On nearly all sides, Mr. Horvath had a new neighbor, Lorinc Meszaros, a childhood friend of Mr. Orban and former pipe-fitter who is now a billionaire. Fences sprung up overnight, and the stench of pig manure fell over the area.
Mr. Meszaros, along with his relatives, has bought more than 3,800 acres in Fejer County alone, according to a Times analysis of land data compiled by Mr. Angyan and other sources, and confirmed by visits to the farm. Mr. Orban’s son-in-law and another friend of the prime minister’s have also bought large estates a short drive away, The Times found.
The prediction made by Mr. Angyan — that Mr. Orban’s policies would make the countryside beholden to Fidesz and his allies — was being realized.
It is a type of modern feudalism, where small farmers live in the shadows of huge, politically powerful interests — and European Union subsidies help finance it. In recent years, according to a Times analysis of Hungarian payment data, the largest private recipients of farm subsidies were companies controlled by Mr. Meszaros and Sandor Csanyi, an influential businessman in Budapest.
Last year alone, companies controlled by the two men received a total of $28 million in subsidies.
The two men have radically different relationships with Mr. Orban and his party.
Mr. Csanyi is seen as someone Mr. Orban cannot afford to antagonize. He is chairman of OTP Bank, one of the nation’s most important financial institutions, and has a reputation for outlasting mercurial leaders. He has hired out-of-work politicians from all parties, and his farming conglomerate, led by his son, now controls two of the “Dirty Dozen” companies privatized by Mr. Orban.
Mr. Meszaros’s fortune, by contrast, is tightly bound to the prime minister. He has built an empire by winning government contracts for projects largely financed by the European Union and has recently snapped up companies that once belonged to a business tycoon who had fallen out of favor with Mr. Orban.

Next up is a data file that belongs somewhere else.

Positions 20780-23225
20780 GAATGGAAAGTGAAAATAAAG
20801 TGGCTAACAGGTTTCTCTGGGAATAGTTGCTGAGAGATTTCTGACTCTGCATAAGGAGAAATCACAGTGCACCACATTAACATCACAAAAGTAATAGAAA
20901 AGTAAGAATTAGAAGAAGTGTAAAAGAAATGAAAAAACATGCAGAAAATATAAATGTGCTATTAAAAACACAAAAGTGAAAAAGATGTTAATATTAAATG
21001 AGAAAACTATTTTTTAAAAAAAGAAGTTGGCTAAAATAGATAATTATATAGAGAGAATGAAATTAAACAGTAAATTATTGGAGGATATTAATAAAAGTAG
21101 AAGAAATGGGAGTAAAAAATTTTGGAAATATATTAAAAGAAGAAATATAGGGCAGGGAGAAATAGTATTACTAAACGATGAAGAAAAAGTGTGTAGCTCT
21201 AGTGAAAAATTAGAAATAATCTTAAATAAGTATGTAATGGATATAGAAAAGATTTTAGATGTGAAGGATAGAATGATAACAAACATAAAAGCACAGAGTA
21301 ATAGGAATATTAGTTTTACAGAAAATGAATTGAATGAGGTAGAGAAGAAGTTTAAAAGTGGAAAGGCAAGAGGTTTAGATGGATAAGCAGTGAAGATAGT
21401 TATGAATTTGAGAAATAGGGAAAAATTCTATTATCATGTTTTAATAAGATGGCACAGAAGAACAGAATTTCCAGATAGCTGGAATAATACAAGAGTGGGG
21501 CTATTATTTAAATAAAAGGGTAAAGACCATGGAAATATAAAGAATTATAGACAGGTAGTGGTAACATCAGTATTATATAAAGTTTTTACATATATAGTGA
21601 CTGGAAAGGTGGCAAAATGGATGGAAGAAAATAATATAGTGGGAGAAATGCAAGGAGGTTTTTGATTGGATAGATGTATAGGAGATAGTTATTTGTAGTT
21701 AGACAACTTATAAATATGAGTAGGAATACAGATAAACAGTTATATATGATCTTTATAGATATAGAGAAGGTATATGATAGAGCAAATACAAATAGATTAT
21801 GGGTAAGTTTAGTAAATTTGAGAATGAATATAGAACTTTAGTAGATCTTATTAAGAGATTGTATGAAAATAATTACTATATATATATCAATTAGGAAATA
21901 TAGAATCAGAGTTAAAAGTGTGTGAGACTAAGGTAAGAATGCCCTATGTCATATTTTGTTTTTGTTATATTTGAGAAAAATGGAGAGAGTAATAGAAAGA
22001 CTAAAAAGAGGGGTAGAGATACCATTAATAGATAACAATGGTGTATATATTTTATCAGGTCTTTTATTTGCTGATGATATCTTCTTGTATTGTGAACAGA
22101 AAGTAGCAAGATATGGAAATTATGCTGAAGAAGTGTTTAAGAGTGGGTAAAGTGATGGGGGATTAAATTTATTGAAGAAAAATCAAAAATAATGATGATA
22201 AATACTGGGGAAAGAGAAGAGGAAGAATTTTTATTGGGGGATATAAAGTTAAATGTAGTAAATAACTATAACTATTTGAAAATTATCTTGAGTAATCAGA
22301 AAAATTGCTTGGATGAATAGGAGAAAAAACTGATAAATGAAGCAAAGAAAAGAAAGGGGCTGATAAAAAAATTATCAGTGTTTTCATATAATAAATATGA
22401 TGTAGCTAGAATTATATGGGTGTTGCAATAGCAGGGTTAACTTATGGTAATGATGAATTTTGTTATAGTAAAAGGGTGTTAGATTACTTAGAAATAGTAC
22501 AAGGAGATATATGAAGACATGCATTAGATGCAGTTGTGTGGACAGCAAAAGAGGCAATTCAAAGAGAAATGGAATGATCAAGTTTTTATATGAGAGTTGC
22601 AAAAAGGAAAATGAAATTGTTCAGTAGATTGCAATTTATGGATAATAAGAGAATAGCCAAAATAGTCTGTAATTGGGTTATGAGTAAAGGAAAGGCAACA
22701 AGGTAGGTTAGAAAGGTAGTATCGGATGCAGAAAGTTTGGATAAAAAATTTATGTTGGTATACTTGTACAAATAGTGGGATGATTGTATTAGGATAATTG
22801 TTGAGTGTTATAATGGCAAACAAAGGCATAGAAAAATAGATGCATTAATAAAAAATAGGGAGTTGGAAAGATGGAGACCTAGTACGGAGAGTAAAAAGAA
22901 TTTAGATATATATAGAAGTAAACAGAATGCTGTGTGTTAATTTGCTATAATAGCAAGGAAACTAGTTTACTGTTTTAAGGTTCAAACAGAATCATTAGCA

They are eligible for a range of subsidies under the Common Agricultural Policy, whether direct payments based on acreage, subsidies directed at livestock and dairy farming or rural development programs — all of which is distributed at the national level by the Fidesz government.
“I’m always accused, and I am very angry about it, that I got the biggest subsidies,” Mr. Csanyi said in an interview. The reason, he said, is not politics. It is pigs. “I produce about one-sixth of the Hungarian pig production.”
On paper, landowners should face restrictions. The Hungarian government has capped subsidy payments to the biggest farms, a seemingly progressive policy advocated by reformers. But farmers say it is easy to skirt the rule by dividing plots and registering the land to different owners.
Rajmund Fekete, a spokesman for Mr. Orban, said that Hungarian subsidy procedures “fully satisfy” European regulations but declined to answer specific questions about Mr. Angyan, or about land sales that benefited Mr. Orban’s relatives and allies.
“Hungary is also fully compliant in the sale of state land, which is regulated by law,” he said.
In Brussels, European officials were specifically warned about problems in Hungary even before the auctions. A May 2015 report, commissioned by the European Parliament, investigated land grabbing and cited “dubious land deals” in Hungary. The report even cited Mr. Orban’s home of Fejer County.
More broadly, the investigators found that wealthy, politically connected landowners had the power to annex land across Central and Eastern Europe. “This is particularly so when they conspire with government authorities,” the report said.
In Bulgaria, for example, land brokers had pushed for laws allowing them to effectively annex small farms.
Investigators pointed to the farm subsidy program as a major factor, saying it encouraged companies to acquire more and more land.
“The C.A.P. in this sense has clearly failed to live up to its declared objectives,” said the report, which was prepared by the Amsterdam-based Transnational Institute.
In a written response, European agricultural officials denounced the findings as unreliable, and in bold letters declared that it was up to the countries’ leaders to set and enforce national land use policies.